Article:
My son has worn Justin work boots and Levis blue jeans almost everyday since he was five, maybe before but I seem to remember hiking boots and cute little boy shoes before then. He is 10 now, so we have been through many, many boots and even more jeans. I, at first, tried to make sure he had shoe alternatives - tennis shoes, dress shoes, Tevas, flip-flops. He never wore any of them unless I "made" him. He goes without shoes whenever he can and he will wear flip flops at the beach, but other than that he is wearing those Justins. I gave up and just let him wear them, making sure he had a nicer pair for nicer occasions that he couldn't wear in the ditches, pastures, and springs.
A junior high school boy that the Pink Panther knows from scouts has a pair of John Deere boots. They have a thicker, knobbier sole and a green upper, but are essentially a work boot, though not a Justin. Pink Panther mentioned, a few weeks ago, that he might like to try John Deere boots because he thought they looked tougher, but he was scared that they would not be as comfortable as his usual. I told him that we would look at them when he outgrew or completely ruined the ones he had.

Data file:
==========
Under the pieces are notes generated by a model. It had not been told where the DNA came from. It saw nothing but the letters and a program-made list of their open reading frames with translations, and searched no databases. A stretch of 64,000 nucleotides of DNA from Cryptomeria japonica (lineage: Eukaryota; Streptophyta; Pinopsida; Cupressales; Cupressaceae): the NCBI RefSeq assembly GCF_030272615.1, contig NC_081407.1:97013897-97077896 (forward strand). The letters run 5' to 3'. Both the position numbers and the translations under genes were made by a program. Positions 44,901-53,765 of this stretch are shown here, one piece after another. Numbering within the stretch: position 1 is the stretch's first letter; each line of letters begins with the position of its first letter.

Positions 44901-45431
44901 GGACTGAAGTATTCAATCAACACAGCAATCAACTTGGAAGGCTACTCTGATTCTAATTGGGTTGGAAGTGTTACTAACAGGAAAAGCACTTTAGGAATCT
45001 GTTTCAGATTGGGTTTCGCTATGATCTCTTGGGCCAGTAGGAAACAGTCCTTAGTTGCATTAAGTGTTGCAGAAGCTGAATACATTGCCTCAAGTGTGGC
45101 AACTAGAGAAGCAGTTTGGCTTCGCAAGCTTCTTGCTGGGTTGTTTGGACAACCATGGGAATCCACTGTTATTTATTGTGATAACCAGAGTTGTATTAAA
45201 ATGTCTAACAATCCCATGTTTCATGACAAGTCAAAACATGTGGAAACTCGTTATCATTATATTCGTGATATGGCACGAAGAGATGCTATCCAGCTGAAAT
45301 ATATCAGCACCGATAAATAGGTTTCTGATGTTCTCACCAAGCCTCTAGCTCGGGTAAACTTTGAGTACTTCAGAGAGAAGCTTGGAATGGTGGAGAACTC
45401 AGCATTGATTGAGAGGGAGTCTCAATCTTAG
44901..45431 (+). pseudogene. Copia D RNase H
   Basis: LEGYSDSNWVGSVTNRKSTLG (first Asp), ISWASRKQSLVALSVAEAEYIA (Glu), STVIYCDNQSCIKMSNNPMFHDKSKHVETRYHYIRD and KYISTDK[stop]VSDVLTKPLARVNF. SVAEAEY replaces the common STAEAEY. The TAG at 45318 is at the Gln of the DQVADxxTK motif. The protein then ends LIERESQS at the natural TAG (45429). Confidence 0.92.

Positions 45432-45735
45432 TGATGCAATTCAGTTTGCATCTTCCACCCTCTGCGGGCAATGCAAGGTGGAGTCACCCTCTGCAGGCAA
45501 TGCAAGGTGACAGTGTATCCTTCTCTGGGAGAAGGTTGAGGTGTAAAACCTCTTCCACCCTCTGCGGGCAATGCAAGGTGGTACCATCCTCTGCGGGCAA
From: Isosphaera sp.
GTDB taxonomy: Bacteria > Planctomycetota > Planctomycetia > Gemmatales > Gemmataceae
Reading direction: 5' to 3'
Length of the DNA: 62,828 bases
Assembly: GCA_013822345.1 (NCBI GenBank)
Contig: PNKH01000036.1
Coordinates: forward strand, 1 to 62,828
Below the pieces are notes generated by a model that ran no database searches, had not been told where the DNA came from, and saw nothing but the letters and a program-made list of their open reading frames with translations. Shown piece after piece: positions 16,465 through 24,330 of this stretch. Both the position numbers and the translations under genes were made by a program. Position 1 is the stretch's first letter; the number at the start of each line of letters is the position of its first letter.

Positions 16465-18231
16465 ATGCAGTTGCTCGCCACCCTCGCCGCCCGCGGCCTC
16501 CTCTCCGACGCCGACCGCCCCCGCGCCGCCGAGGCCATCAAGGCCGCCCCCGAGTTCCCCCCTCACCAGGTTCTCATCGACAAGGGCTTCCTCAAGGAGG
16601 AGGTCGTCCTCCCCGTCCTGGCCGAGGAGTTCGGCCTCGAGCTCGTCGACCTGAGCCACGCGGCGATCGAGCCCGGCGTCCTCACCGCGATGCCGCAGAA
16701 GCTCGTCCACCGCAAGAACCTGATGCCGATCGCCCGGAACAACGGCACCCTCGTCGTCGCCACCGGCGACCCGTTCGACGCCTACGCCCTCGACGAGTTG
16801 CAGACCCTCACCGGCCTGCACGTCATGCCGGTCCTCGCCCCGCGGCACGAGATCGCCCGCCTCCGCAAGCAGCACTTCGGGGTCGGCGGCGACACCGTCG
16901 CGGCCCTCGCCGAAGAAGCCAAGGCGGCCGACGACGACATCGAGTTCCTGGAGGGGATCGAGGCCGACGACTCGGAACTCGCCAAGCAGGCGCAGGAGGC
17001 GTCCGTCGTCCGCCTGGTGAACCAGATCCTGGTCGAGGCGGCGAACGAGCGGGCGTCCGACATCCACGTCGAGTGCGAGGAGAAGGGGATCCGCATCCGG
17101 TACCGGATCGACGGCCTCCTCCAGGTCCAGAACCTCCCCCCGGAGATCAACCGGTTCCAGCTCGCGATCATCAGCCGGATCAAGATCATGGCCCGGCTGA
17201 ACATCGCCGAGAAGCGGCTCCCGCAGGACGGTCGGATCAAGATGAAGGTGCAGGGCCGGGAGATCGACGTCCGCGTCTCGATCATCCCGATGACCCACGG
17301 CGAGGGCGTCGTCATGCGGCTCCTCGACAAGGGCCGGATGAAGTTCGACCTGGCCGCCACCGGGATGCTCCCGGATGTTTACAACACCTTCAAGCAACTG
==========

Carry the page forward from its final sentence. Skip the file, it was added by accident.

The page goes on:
This weekend Pink Panther spent the night with one of his friends, let's call him Bo. Sunday afternoon they played here and then I drove them back to the Bo's house so they could go bowling with a group of children. Pink Panther said that Bo had gotten some Justin boots, but that he had wanted some of the John Deere boots and his grandmother, who was purchasing the boots, encouraged him to get the Justins because she felt they would be more comfortable. Then Bo said, "My cousin's step-brother's girlfriend's brother said they were real comfortable." Pink Panther said, "I think I'll try them since they're comfortable."
I'll remember that Bo's cousin's step-brother's girlfriend's brother is the ultimate authority on boot comfort next time I purchase boots for myself.
I was not completely surprised by the "cousin's step-brother's girlfriend's brother" because that tradition of making a connection is a country Southern past time. My daddy's father's wife (my grandmother) used to listen and tell the local gossip during her Dr. Pepper and peanut break at the hardware store where the chairs were pulled around so everyone could hear. Clarification and connecting was an integral part of the story. The story wasn't valid if it was prefaced with "I heard," but if authority and connection was established by saying, "My cousin, twice removed, said" or "My neighbor's, brother's wife's sister said" then the story was true and had merit.